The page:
When in the chronicle of wasted time
I see descriptions of the fairest wights,
And beauty making beautiful old rhyme,
In praise of ladies dead and lovely knights,
Then, in the blazon of sweet beauty's best,
Of hand, of foot, of lip, of eye, of brow,
I see their antique pen would have expressed
Even such a beauty as you master now.
So all their praises are but prophecies
Of this our time, all you prefiguring;
And for they looked but with divining eyes,
They had not skill enough your worth to sing:
For we, which now behold these present days,
Have eyes to wonder, but lack tongues to praise.
Other sonnets, such as 55, have looked forward to a time when the youth will live on through the verse of the poet: Sonnet 17 even considers that the record of the youth's outstanding beauty will not be believed by future generations:
Who will believe my verse in time to come,
If it were fill'd with your most high deserts?
This sonnet however looks back to a time when knights and ladies led lives of romance and mystery, a time which chroniclers have recorded.for posterity in descriptions which appear to foreshadow in some sense the youth's excelling beauty. The writers of past ages were aware, through some sort of divination, of a beauty that surpassed all others. Yet they did not know the youth, who was not yet born. Their songs therefore were mere prefigurings of his worth and glory, which now is appreciated, even though the present day poets lack the skill to sing of him adequately.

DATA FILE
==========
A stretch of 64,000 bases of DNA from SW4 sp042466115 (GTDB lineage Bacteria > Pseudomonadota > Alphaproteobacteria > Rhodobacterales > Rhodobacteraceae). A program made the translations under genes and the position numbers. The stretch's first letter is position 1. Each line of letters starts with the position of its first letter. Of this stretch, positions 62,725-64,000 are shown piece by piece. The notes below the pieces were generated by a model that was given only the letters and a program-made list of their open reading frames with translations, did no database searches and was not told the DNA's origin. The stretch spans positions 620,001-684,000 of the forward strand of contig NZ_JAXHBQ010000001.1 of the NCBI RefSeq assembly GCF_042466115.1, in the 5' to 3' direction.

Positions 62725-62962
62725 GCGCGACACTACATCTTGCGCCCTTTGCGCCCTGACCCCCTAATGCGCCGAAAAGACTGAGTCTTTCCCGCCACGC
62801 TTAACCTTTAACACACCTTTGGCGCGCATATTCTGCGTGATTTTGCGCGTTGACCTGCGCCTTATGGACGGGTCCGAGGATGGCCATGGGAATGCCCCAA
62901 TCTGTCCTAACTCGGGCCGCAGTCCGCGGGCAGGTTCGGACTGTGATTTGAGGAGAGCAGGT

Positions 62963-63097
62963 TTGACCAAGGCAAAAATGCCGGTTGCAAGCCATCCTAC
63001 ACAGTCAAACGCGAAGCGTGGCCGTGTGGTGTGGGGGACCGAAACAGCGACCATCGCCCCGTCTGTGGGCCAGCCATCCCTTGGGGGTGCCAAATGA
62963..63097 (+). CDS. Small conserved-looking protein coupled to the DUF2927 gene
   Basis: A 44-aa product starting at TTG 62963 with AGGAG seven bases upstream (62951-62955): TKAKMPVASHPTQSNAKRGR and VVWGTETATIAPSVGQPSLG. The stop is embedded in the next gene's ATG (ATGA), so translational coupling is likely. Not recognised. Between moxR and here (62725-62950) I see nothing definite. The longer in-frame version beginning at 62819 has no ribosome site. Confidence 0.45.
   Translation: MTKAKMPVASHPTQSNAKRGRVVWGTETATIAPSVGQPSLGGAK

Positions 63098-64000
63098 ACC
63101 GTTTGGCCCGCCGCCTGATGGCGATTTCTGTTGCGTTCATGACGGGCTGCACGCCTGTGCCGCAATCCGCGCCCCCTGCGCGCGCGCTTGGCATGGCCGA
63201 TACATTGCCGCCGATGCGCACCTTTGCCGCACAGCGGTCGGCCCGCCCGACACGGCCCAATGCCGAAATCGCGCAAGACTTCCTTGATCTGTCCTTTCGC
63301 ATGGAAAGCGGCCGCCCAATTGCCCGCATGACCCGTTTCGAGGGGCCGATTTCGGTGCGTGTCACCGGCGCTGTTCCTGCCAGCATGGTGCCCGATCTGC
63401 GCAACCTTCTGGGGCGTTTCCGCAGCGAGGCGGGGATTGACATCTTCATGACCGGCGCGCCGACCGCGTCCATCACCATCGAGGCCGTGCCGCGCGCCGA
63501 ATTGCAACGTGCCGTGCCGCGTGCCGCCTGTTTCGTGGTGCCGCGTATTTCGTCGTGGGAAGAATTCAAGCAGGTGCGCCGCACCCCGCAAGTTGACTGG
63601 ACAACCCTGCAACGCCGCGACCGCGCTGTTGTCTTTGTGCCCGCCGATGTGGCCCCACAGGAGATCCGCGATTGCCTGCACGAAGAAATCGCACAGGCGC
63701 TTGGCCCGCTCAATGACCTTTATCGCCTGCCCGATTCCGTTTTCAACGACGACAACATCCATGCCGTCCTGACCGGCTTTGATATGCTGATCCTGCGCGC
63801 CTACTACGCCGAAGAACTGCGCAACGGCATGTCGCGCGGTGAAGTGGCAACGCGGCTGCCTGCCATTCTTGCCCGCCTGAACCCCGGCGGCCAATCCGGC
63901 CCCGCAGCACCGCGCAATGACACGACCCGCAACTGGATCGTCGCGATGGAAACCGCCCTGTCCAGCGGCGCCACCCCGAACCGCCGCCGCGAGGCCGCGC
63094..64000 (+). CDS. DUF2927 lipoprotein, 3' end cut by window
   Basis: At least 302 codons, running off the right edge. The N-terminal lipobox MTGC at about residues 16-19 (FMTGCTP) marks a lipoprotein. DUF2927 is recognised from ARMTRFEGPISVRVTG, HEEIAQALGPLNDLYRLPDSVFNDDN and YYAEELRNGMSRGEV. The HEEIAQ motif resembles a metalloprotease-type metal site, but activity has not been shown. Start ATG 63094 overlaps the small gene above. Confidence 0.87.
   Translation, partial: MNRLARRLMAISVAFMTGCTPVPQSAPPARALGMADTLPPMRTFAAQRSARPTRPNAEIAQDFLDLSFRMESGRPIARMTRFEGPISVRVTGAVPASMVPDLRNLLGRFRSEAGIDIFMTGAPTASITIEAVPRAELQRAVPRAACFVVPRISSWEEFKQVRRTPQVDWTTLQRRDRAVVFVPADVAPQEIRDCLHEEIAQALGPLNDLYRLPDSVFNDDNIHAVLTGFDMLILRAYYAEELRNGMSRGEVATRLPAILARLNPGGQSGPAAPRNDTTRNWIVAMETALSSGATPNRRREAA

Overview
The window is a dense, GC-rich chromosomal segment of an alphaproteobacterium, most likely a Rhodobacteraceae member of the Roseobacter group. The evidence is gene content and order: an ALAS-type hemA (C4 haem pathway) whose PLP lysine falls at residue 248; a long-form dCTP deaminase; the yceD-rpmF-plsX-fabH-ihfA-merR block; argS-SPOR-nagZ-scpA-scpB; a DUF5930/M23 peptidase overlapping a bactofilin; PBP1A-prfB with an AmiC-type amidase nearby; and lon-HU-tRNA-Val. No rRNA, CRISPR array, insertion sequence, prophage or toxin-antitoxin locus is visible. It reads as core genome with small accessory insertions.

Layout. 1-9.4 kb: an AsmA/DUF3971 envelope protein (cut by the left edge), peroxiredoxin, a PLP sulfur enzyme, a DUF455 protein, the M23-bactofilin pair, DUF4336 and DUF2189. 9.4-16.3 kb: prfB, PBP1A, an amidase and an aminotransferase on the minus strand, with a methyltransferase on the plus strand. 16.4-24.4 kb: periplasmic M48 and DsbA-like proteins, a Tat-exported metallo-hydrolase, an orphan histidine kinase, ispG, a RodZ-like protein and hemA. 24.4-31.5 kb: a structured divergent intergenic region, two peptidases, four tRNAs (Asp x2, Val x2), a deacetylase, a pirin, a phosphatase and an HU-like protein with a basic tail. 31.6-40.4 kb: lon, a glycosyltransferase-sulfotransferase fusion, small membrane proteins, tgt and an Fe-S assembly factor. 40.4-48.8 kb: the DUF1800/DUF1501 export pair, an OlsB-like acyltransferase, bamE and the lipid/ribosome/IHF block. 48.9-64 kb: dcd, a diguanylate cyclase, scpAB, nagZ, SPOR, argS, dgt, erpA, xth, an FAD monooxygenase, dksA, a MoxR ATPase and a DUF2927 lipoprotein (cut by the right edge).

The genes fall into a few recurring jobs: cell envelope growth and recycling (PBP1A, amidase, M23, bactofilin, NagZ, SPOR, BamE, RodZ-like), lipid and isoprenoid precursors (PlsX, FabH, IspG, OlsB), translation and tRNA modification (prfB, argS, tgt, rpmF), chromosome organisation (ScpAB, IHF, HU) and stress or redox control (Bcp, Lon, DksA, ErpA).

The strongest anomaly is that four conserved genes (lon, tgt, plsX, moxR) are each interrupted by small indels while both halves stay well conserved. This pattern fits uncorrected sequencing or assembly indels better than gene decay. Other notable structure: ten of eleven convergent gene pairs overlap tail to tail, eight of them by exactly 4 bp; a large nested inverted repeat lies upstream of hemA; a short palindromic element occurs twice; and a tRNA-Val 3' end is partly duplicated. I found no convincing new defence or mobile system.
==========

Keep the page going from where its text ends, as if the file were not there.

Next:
Some echoes of the following sonnet of Samuel Daniel are perhaps discernible here (as indeed in others of the Shakespearean sequence). This sonnet was No 50 in the Sonnets to Delia, published in 1594. (No. 46 in the 1592 edition).
Let others sing of knights and paladins
In aged accents and untimely words,
Paint shadows in imaginary lines,
Which well the worth of their high wits records:
But I must sing of thee and those fair eyes
Authentic shall my verse in time to come;
When yet the unborn shall say, 'Lo, where she lies!
Whose beauty made him speak, that else was dumb!'
These are the arks, the trophies I erect,
That fortify thy name against old age;
And these thy sacred virtues must protect
Against the dark and times consuming rage.
Though th'error of my youth they shall discover,
Suffice they show I lived and was thy lover!
The 1609 Quarto Version
WHen in the Chronicle of waſted time,
I ſee diſcriptions of the faireſt wights,
And beautie making beautifull old rime,
In praiſe of Ladies dead,and louely Knights,
Then in the blazon of ſweet beauties beſt,
Of hand,of foote,of lip,of eye,of brow,
I ſee their antique Pen would haue expreſt,
Euen ſuch a beauty as you maiſter now.
So all their praiſes are but propheſies
Of this our time,all you prefiguring,
And for they look'd but with deuining eyes,
They had not ſtill enough your worth to ſing :
For we which now behold theſe preſent dayes,
Haue eyes to wonder,but lack toungs to praiſe.